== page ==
Can You Text Your Way Into College?

Oct 19, 2011

St. Mary's University in Texas has found a new way to connect to students interested in attending - by texting them. If their success is any indication of things to come, it's highly likely that more schools will soon incorporate texting into their own admissions processes.

By Jessica Lyons


St. Mary's Turns to Texting

In October of 2009, St. Mary's began giving prospective students the option of receiving text message updates. The messages might let students, or their parents, know about upcoming admissions deadlines or special events. It could also be a way for the school to check on missing application information or verify a student's upcoming campus visit.

For the fall 2010 semester, there were 35,000 students who expressed interest in attending St. Mary's. Of those, only 1,685 decided to sign up to receive text messages from the school. But, while the overall rate of students who went from being interested in the school to applying was 10.5%, 68% of those who received the texts ended up applying.

Why Text Messaging?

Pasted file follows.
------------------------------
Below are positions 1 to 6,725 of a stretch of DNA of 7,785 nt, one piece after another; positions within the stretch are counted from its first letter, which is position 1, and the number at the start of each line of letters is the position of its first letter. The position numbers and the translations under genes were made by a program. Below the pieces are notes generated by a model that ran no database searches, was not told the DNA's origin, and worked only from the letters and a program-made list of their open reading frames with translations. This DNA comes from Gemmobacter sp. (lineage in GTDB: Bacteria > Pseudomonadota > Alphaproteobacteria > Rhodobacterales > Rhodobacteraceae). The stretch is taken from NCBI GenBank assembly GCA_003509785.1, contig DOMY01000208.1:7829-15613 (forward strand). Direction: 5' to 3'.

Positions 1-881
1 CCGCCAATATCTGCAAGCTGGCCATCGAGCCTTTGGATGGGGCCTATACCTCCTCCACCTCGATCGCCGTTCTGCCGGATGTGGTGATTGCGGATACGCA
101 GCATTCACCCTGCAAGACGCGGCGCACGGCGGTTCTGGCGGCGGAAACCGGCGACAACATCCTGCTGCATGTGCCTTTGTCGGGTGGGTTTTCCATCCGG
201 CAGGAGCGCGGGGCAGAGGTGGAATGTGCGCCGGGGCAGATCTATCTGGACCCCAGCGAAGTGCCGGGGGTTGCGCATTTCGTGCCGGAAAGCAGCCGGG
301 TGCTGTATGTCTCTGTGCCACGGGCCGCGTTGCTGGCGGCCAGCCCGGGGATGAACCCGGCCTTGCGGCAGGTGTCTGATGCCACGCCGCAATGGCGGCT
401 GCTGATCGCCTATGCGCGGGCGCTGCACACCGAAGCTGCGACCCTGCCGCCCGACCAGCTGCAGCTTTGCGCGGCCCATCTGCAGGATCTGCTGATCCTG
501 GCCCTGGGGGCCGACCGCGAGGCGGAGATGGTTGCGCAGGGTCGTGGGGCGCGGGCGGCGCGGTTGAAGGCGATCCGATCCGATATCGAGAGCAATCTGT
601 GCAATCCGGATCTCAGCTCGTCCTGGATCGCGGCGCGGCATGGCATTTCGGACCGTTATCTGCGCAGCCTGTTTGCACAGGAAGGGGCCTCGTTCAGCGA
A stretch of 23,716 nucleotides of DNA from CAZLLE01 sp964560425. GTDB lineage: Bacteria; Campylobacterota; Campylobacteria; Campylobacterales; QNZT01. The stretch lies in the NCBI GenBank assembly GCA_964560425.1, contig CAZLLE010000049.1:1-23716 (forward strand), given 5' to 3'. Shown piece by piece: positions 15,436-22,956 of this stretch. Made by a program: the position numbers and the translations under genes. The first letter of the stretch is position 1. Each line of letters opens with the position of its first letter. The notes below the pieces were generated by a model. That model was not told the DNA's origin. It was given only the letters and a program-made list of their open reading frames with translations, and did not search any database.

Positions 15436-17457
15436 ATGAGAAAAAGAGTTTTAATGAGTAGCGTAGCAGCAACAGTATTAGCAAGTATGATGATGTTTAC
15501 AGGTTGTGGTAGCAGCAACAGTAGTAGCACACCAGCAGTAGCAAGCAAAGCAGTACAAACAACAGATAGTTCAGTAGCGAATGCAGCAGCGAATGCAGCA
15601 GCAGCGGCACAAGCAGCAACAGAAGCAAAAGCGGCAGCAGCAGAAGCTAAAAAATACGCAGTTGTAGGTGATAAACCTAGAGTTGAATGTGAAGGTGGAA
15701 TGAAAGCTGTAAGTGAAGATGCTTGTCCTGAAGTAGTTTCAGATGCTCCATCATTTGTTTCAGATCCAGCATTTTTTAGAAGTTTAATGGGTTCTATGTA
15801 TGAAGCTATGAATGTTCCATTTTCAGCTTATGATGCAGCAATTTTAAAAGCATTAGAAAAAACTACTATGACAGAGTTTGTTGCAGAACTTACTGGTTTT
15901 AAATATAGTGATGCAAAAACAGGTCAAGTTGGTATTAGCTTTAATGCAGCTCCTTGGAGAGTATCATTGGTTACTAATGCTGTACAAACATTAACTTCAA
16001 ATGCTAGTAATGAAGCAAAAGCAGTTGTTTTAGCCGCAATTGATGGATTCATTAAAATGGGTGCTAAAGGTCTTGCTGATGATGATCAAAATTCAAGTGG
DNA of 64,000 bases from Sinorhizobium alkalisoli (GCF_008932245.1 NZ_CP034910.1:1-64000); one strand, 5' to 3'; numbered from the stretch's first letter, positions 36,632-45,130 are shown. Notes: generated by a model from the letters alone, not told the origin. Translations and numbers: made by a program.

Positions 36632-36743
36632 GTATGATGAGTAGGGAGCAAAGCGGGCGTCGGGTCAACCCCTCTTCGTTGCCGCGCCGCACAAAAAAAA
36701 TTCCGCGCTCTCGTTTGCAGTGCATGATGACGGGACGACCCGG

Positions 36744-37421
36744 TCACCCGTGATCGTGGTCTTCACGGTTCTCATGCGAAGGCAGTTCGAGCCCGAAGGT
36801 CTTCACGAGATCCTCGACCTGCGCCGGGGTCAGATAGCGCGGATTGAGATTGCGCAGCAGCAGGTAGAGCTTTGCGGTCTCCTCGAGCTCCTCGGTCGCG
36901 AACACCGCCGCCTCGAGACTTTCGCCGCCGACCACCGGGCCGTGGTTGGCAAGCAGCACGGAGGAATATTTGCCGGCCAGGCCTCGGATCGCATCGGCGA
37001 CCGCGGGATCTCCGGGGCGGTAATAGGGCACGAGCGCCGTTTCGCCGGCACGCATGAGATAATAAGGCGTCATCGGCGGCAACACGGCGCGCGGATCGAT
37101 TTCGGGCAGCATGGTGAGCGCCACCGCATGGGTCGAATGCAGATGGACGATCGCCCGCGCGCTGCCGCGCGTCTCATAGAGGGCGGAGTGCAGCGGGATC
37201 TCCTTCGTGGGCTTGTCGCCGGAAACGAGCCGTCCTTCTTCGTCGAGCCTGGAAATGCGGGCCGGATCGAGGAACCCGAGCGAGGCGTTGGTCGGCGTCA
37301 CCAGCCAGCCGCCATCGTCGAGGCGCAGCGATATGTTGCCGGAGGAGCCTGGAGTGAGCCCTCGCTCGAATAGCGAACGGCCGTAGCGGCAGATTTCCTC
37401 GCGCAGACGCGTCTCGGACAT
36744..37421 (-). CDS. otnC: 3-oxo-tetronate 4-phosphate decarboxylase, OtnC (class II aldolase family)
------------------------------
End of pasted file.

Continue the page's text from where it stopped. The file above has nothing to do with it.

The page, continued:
According to a report released by Mongoose Research in August of 2010, each day teenagers send and receive an average of 100 text messages. The report also found that 97% of texts are actually read, making it a good form of communication to reach students. While it's easy for snail mail and even e-mail to get overlooked, these students are reading just about all of their text messages.

The Chronicle of Higher Education reported that by using these text messages St. Mary's is able to better target students. It can also help show which students are the most interested in the school, making it easier for St. Mary's to focus on students who are the most likely to respond positively to their efforts and actually apply to the school.

Another benefit of using text messages to interact with students is that it aids in developing a more personal relationship between the school and its future students. If St. Mary's texts a student and that student replies, he or she gets a personalized response from the school. Even before enrolling students can feel more connected, which could help encourage them to attend.

Wave of the Future?

It seems highly probable that this practice could spread to other colleges. Considering how much students use technology and text messaging in particular, it's only logical that schools will find a way to further incorporate these tools into their admissions and recruiting processes. These schools can reach students in a preferred method of communication, give a positive impression of their school and possibly even helping to further encourage students to apply. With positive outcomes like these, it seems that using text messages might be too good to ignore.

What should you do if you're on a school's waitlist and in admissions limbo?

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